Senior White House Officials Confront Donald Trump, Ask Him To Reverse Russia Comments, Report Says

President Donald Trump speaks about his meeting with Russian President Vladimir Putin ahead of a meeting with Republican lawmakers and cabinet members on tax cuts at the White House in Washington, D.C., on July 17, 2018. NICHOLAS KAMM/AFP/Getty Images

After a widely criticized press conference in Helsinki in which Donald Trump had cast doubt on U.S. intelligence that Russia had hacked the 2016 elections, and told the world he believed the Russian President Vladimir Putin's denials, top White House aides met in the West Wing to persuade him to walk back his comments, according to the Associated Press.

National Security Adviser John Bolton, chief of Staff John Kelly and Vice President Mike Pence sat down with the president and discussed the need to amend his remarks, the news agency reported. They also relayed messages from Secretary of Defense Jim Mattis and Secretary of State Mike Pompeo, including those of congressional members and supporters, pointing out that Trump's laudatory words toward Russian President Vladimir Putin went too far, the news outlet said.

During the joint press conference in Finland, Trump had told reporters that he doesn't "see any reason why" the Kremlin would meddle in the 2016 election. That ran precisely counter to the consensus from America's security and intelligence agencies. "My people came to me, [Director of National Intelligence] Dan Coats came to me and some others saying they think it's Russia. I have President Putin, he just said it's not Russia," Trump said. "I will say this, I don't see any reason why it would be."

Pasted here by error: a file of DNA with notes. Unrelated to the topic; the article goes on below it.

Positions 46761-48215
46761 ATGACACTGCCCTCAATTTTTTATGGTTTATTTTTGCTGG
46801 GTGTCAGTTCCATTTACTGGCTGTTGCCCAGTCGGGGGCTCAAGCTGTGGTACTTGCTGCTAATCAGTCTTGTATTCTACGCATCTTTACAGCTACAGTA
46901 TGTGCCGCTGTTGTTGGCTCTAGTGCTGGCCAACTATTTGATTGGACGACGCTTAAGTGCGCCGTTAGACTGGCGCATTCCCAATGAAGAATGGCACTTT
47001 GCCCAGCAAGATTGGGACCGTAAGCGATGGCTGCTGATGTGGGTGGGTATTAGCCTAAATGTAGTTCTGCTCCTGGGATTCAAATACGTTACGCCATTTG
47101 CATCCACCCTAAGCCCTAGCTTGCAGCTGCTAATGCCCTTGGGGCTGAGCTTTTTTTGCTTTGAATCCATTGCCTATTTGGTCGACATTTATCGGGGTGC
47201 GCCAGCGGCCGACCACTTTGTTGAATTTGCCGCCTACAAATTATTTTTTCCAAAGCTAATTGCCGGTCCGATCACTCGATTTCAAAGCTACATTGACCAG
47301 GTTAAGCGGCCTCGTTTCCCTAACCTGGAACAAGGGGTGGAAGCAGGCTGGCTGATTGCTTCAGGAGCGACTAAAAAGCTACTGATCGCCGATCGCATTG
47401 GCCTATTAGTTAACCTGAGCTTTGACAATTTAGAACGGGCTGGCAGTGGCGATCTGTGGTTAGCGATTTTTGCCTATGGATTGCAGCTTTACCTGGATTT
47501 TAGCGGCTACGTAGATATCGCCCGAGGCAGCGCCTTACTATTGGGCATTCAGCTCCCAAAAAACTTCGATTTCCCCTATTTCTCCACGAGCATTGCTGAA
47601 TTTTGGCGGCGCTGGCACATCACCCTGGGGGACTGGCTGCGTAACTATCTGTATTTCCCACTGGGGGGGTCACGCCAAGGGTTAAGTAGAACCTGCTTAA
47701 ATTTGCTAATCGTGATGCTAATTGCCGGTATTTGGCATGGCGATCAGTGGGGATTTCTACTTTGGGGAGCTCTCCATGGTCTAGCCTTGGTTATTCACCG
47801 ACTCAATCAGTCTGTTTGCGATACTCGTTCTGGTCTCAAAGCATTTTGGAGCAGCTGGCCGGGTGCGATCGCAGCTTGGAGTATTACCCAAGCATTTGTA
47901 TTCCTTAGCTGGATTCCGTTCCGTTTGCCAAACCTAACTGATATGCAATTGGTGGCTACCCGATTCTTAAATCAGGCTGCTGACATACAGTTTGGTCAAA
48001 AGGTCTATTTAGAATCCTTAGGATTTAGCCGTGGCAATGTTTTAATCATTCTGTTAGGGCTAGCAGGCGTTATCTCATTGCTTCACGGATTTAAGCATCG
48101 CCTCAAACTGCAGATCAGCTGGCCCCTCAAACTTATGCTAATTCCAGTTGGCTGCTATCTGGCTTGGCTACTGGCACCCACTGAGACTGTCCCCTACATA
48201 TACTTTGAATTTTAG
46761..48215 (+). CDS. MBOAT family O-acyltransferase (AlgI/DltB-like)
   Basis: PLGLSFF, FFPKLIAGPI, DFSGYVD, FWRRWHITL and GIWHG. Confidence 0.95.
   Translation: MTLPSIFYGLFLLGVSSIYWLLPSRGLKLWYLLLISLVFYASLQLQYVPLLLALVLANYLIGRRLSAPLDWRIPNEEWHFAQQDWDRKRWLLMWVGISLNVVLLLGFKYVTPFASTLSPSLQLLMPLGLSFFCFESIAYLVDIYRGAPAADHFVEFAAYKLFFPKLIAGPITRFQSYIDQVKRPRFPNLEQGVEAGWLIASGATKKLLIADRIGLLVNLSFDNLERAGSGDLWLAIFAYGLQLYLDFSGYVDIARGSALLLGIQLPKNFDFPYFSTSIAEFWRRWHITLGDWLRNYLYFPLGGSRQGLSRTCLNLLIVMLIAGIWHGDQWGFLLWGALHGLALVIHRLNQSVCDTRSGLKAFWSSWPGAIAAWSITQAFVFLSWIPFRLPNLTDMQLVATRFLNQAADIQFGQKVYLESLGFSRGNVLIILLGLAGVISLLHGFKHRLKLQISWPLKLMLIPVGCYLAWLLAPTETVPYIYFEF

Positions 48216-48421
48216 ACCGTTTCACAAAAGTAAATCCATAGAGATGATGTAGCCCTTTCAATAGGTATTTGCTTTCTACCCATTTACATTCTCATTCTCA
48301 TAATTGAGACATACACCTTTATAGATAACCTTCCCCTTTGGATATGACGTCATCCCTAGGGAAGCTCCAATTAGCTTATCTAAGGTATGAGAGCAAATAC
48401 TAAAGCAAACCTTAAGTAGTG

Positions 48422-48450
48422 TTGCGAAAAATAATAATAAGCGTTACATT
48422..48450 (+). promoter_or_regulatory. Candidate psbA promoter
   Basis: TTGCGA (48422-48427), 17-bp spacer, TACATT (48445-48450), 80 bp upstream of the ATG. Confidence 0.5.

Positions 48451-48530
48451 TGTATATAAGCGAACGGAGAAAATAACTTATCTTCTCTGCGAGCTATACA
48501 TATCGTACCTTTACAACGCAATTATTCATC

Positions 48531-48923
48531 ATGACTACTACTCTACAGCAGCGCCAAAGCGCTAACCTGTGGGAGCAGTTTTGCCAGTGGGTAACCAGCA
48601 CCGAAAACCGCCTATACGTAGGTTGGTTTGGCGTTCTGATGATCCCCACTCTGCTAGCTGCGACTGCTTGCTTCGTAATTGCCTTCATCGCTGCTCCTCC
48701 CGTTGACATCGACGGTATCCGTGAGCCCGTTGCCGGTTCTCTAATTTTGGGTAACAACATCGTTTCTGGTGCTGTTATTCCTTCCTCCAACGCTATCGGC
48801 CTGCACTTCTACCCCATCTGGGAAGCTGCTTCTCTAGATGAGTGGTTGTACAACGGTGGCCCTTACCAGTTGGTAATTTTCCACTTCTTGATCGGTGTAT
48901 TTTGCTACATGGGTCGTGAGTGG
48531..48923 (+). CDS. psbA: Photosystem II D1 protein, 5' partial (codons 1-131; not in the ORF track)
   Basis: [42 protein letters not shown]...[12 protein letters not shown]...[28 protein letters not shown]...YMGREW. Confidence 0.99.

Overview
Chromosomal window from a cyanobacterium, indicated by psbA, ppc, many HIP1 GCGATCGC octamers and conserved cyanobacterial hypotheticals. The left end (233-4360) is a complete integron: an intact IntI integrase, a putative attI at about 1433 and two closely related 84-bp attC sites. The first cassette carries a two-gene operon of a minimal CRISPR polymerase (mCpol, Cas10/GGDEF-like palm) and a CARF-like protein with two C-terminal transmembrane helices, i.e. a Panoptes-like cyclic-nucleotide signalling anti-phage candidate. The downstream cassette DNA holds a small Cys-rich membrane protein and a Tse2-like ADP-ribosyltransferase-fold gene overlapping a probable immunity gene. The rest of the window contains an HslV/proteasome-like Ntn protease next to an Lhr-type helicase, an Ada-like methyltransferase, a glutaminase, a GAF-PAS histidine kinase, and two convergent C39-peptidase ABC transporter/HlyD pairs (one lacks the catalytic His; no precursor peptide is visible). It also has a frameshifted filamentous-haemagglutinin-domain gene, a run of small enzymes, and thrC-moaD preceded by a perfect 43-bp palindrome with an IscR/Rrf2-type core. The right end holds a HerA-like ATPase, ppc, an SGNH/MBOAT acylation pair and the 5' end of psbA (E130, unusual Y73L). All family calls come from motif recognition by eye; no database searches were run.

In the days since, Trump tweeted that the one-on-one meeting with Russia "was a great success, except with the real enemy of the people, the Fake News Media." But Republicans and Democrats alike rebuked the president's remarks immediately after the summit.

"There is no question that Russia interfered in our election and continues attempts to undermine democracy here and around the world." House Speaker Paul Ryan said in a statement. "The president must appreciate that Russia is not our ally. There is no moral equivalence between the United States and Russia, which remains hostile to our most basic values and ideals."

House Minority Leader Nancy Pelosi (D-CA) said that Trump's behavior could indicate Putin may have "dirt" on the Republican leader. "Every single day, I find myself asking: what do the Russians have on Donald Trump personally, financially, & politically? The answer to that question is that only thing that explains his behavior & his refusal to stand up to Putin," she tweeted.

The president eventually clarified his comments, saying that he accepted the " intelligence community's conclusion that Russia's meddling in the 2016 election took place." On Tuesday, he added he should have said, "I don't see any reason why it wouldn't be Russia … it should have been obvious, So you can put that in and I think that probably clarifies things."

Despite an outcry on Capitol Hill, many Republicans still support Trump's handling of the summit. According to an Axios/SurveyMonkey poll, almost 80 percent approved of the president's performance and 79 percent added that they were in favor of Trump's press conference. Only 18 percent had unfavorable views.